By Kevin Stephans, MD and Ihab Haddadin, MD
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A 69-year-old woman was diagnosed with a large hepatocellular carcinoma/cholangiocarcinoma. This mixed tumor, which measured 10 cm in the right lobe of the liver, extended across the midline to a portion of the left lobe. The liver had no cirrhosis and liver function was good.
Due to the extent of the disease, surgery was not an option. Because the tumor was a mixed type, chemotherapy was not advised.
This case was presented to a multidisciplinary liver tumor board, including specialists in hepatology, medical oncology, radiation oncology, surgery, radiology and interventional radiology. The board devised a novel two-pronged approach: radioembolization with yttrium-90 (y90) microspheres for the right lobe and stereotactic body radiotherapy (SBRT) for the left lobe.
The goal for the right lobe was maximum tumor regression. As such, an interventional radiologist injected tiny beads with high-dose y90 through the patient’s hepatic artery, which supplied the tumor. (The portal venous circulation, supplying the liver’s healthy tissue, was preferentially spared.)
y90 is ideal for hepatic radioembolization because of its relatively localized radiation emission with short penetration depth, limiting collateral dosing to nonembolized hepatic and extra-hepatic tissue. The y90 beads were distributed throughout the tumor’s right lobe, providing relatively comprehensive radiation to the right lobe portion of the tumor from the inside out over several days.
Unlike external beam radiation, radioembolization avoids entry and exit dosing concerns. Mapping the patient’s hepatic vasculature helped to minimize the number of radioactive beads deposited outside the tumor into healthy liver tissue.
Conventional direct imaging of the y90 radionuclide is not feasible, but positron emission tomography /computed tomography (PET/CT) imaging can quantify the distribution of y90 decay activity, thereby showing the technical success of radioembolization and helping predict its efficacy.
Following each y90 injection, the patient underwent a PET/CT scan to determine and direct repeat treatments. The patient ultimately had five y90 treatments and one bland embolization (intended to block the tumor’s blood supply without delivering radiation due to challenging anatomy).
Radioembolization was not used in the left lobe because of the risk of radioactive beads migrating downstream through the hepatic vasculature beyond the tumor into the healthy left liver, representing the majority of the patient’s hepatic reserve. To spare normal tissue and allow for residual liver function, SBRT was used instead. SBRT directs multiple radiation beams from various angles to intersect in a target area, allowing for accumulation of high radiation dose at the intersection of beams with more modest entry and exit doses.
An active breathing control system enabled the most precise SBRT treatment. With a snorkel-like apparatus placed in the patient’s mouth to monitor lung volume and temporarily pause inhalation and exhalation, active breathing control allows radiation to be delivered only at certain times in the respiratory cycle, when the patient’s tumor target is at a precise position. This helps counteract movement of the tumor when the patient breathes, allowing for a smaller target volume and thereby minimizing radiation dose to the patient’s heart and other non-targeted areas.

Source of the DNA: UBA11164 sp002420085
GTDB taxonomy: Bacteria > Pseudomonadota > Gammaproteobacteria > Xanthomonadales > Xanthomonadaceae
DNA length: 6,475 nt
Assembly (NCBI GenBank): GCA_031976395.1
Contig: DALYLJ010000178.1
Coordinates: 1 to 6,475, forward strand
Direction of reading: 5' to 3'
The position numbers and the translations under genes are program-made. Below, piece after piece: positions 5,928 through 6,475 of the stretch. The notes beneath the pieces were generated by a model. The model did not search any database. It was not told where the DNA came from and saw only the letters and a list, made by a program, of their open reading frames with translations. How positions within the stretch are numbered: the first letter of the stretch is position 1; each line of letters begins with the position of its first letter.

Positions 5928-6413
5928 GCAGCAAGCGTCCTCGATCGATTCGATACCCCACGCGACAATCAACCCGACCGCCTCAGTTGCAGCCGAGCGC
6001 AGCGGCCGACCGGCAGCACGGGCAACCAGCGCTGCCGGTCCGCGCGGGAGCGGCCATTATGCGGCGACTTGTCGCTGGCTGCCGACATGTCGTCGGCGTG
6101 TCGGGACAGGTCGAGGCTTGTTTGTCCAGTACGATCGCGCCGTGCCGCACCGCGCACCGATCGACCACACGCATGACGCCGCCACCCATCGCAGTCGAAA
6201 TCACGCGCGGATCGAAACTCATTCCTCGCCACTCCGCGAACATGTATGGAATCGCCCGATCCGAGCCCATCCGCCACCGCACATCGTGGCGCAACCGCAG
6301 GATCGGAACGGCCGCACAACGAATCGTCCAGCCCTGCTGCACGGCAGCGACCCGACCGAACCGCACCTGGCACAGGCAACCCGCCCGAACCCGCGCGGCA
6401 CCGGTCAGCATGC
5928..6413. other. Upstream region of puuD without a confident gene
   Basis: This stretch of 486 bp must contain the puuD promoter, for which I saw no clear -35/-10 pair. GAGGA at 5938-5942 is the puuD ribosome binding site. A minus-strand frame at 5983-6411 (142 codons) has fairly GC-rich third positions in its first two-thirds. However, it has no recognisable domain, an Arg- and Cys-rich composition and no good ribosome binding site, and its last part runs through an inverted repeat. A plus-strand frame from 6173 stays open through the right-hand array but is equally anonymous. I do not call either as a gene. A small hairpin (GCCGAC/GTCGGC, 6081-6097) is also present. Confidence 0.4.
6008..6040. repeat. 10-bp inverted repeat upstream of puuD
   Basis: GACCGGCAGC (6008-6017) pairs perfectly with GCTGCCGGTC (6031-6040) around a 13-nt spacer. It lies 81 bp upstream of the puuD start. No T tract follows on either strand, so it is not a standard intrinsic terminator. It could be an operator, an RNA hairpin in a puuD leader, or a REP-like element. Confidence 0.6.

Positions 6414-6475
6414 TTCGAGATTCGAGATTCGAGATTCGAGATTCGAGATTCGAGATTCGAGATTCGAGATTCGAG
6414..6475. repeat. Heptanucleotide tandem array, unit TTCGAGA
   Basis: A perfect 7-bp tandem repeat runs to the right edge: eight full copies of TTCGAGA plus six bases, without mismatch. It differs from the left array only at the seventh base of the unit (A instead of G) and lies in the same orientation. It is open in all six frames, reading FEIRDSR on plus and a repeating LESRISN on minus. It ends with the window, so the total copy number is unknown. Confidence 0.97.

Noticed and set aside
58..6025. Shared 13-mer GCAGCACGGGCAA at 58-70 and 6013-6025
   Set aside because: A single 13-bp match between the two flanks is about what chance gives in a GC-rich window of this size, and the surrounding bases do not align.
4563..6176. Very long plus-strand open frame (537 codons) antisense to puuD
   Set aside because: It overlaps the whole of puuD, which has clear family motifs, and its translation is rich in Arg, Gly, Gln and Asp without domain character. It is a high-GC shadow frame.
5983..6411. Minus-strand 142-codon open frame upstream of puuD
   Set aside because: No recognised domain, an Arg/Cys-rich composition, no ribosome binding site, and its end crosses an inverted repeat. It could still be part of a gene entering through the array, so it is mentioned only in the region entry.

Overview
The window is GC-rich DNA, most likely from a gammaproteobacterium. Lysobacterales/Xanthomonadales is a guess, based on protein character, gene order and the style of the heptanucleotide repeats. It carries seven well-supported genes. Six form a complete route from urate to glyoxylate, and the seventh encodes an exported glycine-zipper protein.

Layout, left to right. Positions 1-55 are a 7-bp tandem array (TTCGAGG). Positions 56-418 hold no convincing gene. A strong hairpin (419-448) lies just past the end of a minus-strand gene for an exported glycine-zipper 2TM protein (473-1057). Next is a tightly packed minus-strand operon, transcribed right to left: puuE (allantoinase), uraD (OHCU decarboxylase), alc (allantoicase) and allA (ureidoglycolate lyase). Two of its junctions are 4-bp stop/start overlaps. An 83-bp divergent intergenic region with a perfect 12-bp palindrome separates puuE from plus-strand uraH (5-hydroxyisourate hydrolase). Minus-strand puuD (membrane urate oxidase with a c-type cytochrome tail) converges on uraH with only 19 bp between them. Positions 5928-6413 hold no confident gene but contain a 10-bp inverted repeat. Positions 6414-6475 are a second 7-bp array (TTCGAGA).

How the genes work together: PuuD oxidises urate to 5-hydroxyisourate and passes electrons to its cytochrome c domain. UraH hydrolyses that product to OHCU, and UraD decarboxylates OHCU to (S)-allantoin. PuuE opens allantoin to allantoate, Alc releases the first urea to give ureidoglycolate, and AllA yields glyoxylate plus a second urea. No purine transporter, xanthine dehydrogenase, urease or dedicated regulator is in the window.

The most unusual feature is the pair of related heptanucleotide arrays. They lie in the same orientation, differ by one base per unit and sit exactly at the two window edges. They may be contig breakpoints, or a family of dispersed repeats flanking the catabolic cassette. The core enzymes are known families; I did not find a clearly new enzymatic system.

The patient received five treatments of SBRT with active breathing control, administered every other day, to reduce radiation impact on the bile duct.
The patient reported minimal to no radiotherapy-associated side effects such as fatigue and nausea. Upon treatment completion, she returned to Cleveland Clinic every three months for repeat imaging.
Extended survival, better quality of life
Although radioembolization was expected to destroy much of the patient’s right lobe, it showed ample regrowth with restored function. The tumor in the left lobe resolved completely. The spared distal portion of the left lobe demonstrated hypertrophy over time.
While the patient had an excellent response to treatment with minimal residual disease, she required further treatment for isolated focal recurrences. She was able to maintain an excellent quality of life, traveling throughout the world with her family for a period of time that exceeded her initial estimated survival of 6 to 18 months. Unfortunately, more than 4 years after initial presentation, she died secondary to an acute thrombosis of her left portal vein following a viral illness.
The value of creative collaboration
The large size and rare dual phenotype of this patient’s tumor made this an extremely challenging case. Rather than assuming there were no curative treatment options and referring the patient to hospice, Cleveland Clinic Cancer Center devised a unique two-pronged approach to reduce the tumor, resulting in an extended preservation of the patient’s functional capacity.
Radioembolization with y90 and SBRT with active breathing control each have discrete advantages. Combining the approaches allows a patient to achieve each treatment’s individual benefits. This innovative combination is not available in many cancer centers, given the relative novelty of each treatment and the need for careful multidisciplinary collaboration. At this time there are few scientific studies informing how to calculate radiation tolerance in combined radiotherapy. PET/CT imaging helped guide this case.
This case illustrates the benefits of multidisciplinary collaboration, especially among experts in interventional radiology and radiation oncology. Where individual radiation therapies fall short, combining them can offer new hope.
Dr. Stephans is a Cleveland Clinic Cancer Center radiation oncologist and Dr. Haddadin is an interventional radiologist.